Milwaukee was led by Tony Meier's 19 points, while Kaylon Williams and Anthony Hill each had 11 points. The Panthers shot 45.1 % from the field, but that was not enough to beat the Wildcats.
"(Milwaukee) never stopped fighting," said NU head coach Bill Carmody. "It's a very well-coached team. They played hard. We made some shot when it counted."
Northwestern took control of the game midway through the first half. At the 12:47 mark of the first half, Milwaukee took a 16-13 lead after Anthony Hill finished a three-point play. After that, the Wildcats took charge. Alex Marcotullio stole a pass, leading to a Juice Thompson layup, which started an 18-0 Northwestern run over the span of 8:21.
The key to shutting down Milwaukee's offense was Northwestern defensive adjustments. Bill Carmody brought his team out in a 1-3-1 defense, which contained the Panthers throughout their scoreless drought.
"That changed the complexion of the game a lot," said Carmody.
After taking command, the Wildcats would never relinquish that lead, but things got tight late in the game. Milwaukee caught fire from beyond the arc, and cut their deficit to six with five minutes remaining. But Juice Thompson and John Shurna answered the call, as each hit a three-pointer, which brought the Wildcat lead back to double-digits, and sealed the win.
The key for the Wildcats was John Shurna, who finished with his highest scoring output since his ankle injury on December 23rd. Shurna refused to blame the injury for his offensive struggles, but instead, credited his teammates for his success.
"I think my teammates are really encouraging me to shoot and picked me up," said Shurna. "I did better in the Ohio State game and this game too."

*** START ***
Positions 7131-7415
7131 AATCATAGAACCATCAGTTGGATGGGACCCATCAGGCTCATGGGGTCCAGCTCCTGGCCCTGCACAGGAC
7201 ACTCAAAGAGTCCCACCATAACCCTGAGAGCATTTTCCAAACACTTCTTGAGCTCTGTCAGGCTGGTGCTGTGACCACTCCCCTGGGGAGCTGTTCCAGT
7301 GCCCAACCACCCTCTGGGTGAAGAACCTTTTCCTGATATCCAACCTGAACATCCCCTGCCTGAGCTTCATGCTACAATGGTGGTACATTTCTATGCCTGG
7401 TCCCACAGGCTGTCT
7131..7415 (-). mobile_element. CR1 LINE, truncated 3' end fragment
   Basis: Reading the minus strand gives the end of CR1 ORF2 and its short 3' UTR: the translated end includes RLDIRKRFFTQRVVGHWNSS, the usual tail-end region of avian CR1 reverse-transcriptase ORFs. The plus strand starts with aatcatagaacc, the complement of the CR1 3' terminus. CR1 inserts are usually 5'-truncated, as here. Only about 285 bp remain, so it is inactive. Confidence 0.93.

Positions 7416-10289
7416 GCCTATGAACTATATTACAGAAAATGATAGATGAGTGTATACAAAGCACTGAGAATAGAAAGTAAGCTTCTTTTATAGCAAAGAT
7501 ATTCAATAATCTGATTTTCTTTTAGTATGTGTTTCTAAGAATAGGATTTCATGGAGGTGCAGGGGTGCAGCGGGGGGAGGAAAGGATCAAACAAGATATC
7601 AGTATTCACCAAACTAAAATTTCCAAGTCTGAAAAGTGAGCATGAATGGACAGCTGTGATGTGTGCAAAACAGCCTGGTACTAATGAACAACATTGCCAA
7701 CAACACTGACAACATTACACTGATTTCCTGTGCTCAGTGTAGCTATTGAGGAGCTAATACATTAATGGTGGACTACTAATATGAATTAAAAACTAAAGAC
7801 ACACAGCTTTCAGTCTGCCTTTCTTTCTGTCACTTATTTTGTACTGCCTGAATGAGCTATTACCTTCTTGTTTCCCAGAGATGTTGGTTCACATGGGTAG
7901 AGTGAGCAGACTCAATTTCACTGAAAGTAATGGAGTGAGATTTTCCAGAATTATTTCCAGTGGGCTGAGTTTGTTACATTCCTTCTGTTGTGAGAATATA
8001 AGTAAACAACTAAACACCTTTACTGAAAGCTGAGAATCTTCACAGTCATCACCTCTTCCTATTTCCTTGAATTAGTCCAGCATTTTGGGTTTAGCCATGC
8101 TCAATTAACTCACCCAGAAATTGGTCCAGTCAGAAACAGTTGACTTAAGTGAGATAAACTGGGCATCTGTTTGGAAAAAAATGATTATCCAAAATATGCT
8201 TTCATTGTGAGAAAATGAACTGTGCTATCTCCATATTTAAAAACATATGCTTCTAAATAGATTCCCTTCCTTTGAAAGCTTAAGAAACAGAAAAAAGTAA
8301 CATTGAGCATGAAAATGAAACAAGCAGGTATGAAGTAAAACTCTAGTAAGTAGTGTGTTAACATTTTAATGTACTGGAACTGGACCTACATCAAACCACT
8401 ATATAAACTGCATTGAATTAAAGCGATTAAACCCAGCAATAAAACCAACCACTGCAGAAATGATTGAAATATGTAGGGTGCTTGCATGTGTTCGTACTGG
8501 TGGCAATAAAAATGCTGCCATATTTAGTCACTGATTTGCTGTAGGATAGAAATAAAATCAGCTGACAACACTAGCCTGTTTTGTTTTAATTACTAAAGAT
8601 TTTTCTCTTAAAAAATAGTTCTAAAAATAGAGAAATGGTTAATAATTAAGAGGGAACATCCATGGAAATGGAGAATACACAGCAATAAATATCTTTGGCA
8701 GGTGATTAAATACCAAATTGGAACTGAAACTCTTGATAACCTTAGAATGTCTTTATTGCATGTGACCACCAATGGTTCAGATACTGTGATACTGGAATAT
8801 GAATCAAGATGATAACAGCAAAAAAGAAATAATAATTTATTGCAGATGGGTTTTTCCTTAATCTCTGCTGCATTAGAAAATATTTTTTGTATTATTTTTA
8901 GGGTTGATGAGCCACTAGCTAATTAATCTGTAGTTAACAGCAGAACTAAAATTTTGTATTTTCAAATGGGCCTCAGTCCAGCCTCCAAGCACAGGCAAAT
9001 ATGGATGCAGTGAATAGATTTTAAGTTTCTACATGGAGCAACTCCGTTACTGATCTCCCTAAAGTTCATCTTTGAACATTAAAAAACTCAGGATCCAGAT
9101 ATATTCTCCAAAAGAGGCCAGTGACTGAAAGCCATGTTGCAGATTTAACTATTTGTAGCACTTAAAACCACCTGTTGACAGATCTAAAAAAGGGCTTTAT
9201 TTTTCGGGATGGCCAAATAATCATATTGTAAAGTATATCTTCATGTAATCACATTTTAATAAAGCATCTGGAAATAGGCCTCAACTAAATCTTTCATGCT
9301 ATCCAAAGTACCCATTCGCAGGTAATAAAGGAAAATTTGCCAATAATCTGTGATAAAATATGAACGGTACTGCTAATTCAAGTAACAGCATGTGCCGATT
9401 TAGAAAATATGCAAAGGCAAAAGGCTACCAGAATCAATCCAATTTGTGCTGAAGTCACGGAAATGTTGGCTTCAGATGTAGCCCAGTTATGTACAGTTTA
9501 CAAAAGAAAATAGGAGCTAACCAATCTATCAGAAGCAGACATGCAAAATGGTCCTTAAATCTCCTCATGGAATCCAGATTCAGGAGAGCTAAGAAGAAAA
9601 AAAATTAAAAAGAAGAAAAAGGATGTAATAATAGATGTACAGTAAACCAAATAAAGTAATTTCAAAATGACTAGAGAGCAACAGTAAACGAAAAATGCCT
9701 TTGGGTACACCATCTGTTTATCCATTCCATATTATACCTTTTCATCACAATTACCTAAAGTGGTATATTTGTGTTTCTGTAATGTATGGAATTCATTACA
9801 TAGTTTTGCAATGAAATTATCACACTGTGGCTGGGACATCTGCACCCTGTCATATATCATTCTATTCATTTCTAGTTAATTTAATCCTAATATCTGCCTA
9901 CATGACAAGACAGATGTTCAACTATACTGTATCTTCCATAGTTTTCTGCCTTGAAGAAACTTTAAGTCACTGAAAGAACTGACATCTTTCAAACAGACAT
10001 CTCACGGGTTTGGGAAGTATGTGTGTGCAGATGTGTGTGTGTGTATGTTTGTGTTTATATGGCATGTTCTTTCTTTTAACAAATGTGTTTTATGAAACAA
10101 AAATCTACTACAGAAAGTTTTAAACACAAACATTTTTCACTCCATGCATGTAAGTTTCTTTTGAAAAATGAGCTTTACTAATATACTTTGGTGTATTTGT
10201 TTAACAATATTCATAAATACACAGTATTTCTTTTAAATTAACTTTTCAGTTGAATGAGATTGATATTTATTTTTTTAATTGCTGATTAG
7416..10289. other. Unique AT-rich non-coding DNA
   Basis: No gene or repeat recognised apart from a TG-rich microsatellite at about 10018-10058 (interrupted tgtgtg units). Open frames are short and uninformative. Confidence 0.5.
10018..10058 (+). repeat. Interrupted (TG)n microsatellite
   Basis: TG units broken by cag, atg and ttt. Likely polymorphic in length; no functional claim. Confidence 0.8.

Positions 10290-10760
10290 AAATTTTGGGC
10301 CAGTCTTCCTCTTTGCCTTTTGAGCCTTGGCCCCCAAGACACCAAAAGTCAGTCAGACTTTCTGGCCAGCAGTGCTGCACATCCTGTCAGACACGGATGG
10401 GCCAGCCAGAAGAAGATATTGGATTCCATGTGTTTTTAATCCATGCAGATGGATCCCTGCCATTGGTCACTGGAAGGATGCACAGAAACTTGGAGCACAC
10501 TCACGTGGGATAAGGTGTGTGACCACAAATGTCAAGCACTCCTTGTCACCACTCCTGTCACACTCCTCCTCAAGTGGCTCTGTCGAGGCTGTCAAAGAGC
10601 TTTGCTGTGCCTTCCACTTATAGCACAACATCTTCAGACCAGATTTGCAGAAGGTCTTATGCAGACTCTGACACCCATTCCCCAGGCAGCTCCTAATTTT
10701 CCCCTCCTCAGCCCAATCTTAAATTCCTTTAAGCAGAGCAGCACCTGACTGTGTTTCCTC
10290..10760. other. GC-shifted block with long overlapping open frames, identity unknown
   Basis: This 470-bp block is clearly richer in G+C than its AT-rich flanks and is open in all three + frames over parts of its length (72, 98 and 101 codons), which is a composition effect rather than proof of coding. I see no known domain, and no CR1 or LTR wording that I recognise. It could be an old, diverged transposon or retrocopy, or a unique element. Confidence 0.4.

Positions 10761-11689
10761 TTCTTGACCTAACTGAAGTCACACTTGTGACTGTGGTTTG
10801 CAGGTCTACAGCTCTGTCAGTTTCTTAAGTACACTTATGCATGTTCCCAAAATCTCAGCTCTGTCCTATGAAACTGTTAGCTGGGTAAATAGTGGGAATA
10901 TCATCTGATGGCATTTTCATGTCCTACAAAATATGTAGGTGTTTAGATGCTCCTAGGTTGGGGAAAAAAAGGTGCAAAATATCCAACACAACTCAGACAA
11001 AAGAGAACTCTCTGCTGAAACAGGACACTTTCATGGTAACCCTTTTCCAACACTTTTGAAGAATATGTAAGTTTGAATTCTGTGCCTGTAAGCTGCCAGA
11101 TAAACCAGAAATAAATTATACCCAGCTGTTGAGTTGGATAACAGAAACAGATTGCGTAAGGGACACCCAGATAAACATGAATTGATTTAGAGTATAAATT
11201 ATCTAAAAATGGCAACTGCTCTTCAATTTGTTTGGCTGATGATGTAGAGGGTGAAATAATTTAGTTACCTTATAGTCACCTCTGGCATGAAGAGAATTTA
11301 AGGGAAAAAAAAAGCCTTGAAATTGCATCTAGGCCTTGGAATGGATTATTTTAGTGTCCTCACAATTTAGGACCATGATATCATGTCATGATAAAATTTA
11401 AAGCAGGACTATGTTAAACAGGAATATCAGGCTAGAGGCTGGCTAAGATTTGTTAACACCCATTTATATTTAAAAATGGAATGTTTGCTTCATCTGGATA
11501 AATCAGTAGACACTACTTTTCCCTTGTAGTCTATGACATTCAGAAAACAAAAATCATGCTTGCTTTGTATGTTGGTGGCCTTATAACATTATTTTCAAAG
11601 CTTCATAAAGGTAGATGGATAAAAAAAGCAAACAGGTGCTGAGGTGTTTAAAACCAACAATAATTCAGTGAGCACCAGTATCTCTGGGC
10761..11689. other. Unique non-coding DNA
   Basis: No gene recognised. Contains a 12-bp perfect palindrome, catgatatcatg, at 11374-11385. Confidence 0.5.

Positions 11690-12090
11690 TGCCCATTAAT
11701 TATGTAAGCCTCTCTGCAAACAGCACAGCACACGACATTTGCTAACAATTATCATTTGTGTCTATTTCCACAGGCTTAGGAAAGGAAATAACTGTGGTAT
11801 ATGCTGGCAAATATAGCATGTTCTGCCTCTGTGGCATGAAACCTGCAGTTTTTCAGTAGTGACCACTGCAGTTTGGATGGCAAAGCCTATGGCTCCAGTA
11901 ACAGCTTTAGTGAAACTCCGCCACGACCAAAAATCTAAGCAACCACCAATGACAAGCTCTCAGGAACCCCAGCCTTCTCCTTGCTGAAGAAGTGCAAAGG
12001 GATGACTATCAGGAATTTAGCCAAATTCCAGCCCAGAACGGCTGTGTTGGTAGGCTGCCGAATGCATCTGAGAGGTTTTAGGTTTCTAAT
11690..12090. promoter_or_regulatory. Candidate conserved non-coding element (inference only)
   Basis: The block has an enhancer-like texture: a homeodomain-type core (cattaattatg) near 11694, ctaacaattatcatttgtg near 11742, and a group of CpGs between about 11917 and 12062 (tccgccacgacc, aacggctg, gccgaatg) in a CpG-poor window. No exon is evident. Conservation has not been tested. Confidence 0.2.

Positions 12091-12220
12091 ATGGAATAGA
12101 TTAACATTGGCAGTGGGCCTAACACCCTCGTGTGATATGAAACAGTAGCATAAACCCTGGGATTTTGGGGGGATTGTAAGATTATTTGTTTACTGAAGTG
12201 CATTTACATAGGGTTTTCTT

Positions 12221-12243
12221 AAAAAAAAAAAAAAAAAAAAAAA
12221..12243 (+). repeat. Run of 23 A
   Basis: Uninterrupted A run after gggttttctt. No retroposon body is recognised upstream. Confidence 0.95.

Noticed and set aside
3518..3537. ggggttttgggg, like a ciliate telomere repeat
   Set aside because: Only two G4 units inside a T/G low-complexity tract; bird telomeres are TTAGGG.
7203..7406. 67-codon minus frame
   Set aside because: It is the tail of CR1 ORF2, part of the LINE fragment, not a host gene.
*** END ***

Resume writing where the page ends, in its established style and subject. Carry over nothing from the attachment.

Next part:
The win is a monumental one for the program's history. It is just the Wildcats' third postseason win, and the first in 17 years.
For this group of players, it's their first postseason win. After bowing out early in their previous two postseason appearances, the players are pleased to be advancing on to the second-round.
"I think it's awesome for us," said junior center Luka Mirkovic. "It's a really great group of guys. The deserve it. We've had two tough losses in the postseason, so it's definitely nice to get a win under our belt."
And the win was especially enduring for the Northwestern players, who are in the midst of a long, draining week—finals week.
The exams took away from player's regular afternoon shoot-around time, and naturally, late-night studying kept players off their normal sleep schedule, but it wasn't enough to slow down the team in their win.
Next up for the Wildcats is Boston College, the top-seeded team in their region, who advanced on to the second-round of the NIT with a win over McNeese State. The Golden Eagles were a "bubble team" late in the season, but just missed qualifying for the NCAA Tournament. Now, the Wildcats will travel to Chestnut Hill, Massachusetts to take on their next opponent.
Tipoff for that game is set for 10 am. CT., the earliest start time that the Wildcats have played this season.
John Shurna wasn't able to watch Boston College's win over McNeese St., thanks to studying for finals. However, Shurna will have to be awake and ready for Saturday's early-morning start.
When asked if he's a morning person, Shurna said, "I guess I have to be, right."